The distinct characteristic of this avian creature lies in its forehead that gleams in varying hues of blue and green. Moreover, it flaunts a lengthy blue stripe extending from its throat to the chest and a muted yellow beak adorned with streaks of green.
Get ready to meet the Blue-bearded Bee-eater! This stunning bird has a unique blue and green plumage with a distinctive blue throat patch. They are found in various parts of Asia, from India to Indonesia. Known for their long, curved beaks, they mainly feed on bees and other flying insects. With their vibrant colors and impressive hunting skills, the Blue-bearded Bee-eater is definitely a bird worth admiring.
The Blue-bearded bee-eater, scientifically known as Nyctyornis athertoni, is a bird species that possesses distinctive physical characteristics. It has lengthy chin feathers that can be puffed up to create a beard-like appearance, and it is the largest bee-eater in its family, growing up to 31-35 cm long and weighing between 70-93 grams. Its bill is curved like a sickle, and its tail is squared with no visible wires. The bird’s body is predominantly grass-green with a turquoise forehead, face, and chin, while its elongated throat feathers produce a bearded effect when fluffed. It has a yellowish to olive belly with streaks of green or blue.
It’s worth noting that distinguishing between male and female blue-bearded bee-eaters can be challenging since they share similar physical characteristics. However, one key difference is that the male’s blue throat feathers have a higher ultraviolet reflectivity than the female’s. Interestingly, this bird species is named after Lieutenant John Atherton, a member of the 13th Light Dragoons who passed away in 1827. After acquiring a specimen of the bird, Lieutenant Atherton’s niece, Mrs. P. J. Selby, worked with Sir William Jardine to describe the species in their publication “Illustrations of Ornithology,” which was published in 1828.
The bee-eater is a distinctive bird species that roams across several parts of the Indian subcontinent and certain regions in Southeast Asia. Its habitat includes a diverse range of environments.
These birds, known for their unique appearance, can be found in forest clearings mainly in the Malayan region and some parts of peninsular India. They thrive in different habitats, particularly at medium altitudes below 2000 meters, and usually inhabit forests ranging from thin to fairly dense, often with clearings. You’ll likely come across these birds by themselves or in small groups of up to three individuals, and they’re not commonly found throughout their entire range. Spotting them can be quite challenging.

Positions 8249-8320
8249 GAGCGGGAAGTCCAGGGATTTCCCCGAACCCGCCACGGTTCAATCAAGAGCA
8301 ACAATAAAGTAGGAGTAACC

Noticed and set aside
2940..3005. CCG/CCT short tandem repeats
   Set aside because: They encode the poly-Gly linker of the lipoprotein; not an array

One thing that makes them stand out is the distinctive long blue feathers on their throats, which is the reason for their unique name. While they are known for being noisy, they are not as sociable and active as other smaller bee-eater species. Another interesting fact is that their tails have a square end and lack the “wires” found in longer central tail feathers of many other bee-eaters.
The blue-bearded bee-eater is a fascinating bird with unique behavioral and ecological traits. These birds primarily subsist on bees and have an interesting way of dealing with large honeybee colonies. They purposely provoke the bees, prompting them to attack, but then catch and consume the bees while in flight. Although they typically hunt by swooping through the air, they occasionally collect food from tree bark. Blue-bearded bee-eaters have also been observed socializing with mixed-species groups while feeding near Erythrina and Salmalia flowers, but their precise dietary preferences during these encounters remain unclear.
The bee-eaters are popular for their loud vocalizations, although they don’t vocalize frequently. They are not as energetic as their smaller fellow birds and their calls comprise of a variety of sounds, including cackling hornbill-like noises, dry “Kit-tik…Kit-tik” series, or hollow nasal “kyao” calls. When they are together, they may perform duets that involve cackling and rattling sounds, culminating in brief purring notes. Their flying style is rippling and evocative of barbets.
The blue-bearded bee-eater is a bird species that breeds in India from February through August. When it comes to courtship, they have a variety of activities such as feeding rituals, bowing, and tail-fanning. The nesting process normally starts approximately one month before the egg-laying process. These birds are known for constructing deep tunnels in mud banks where they lay four spherical white eggs.
Pause for a minute and enjoy the sweet sounds of this feathered friend’s tweet.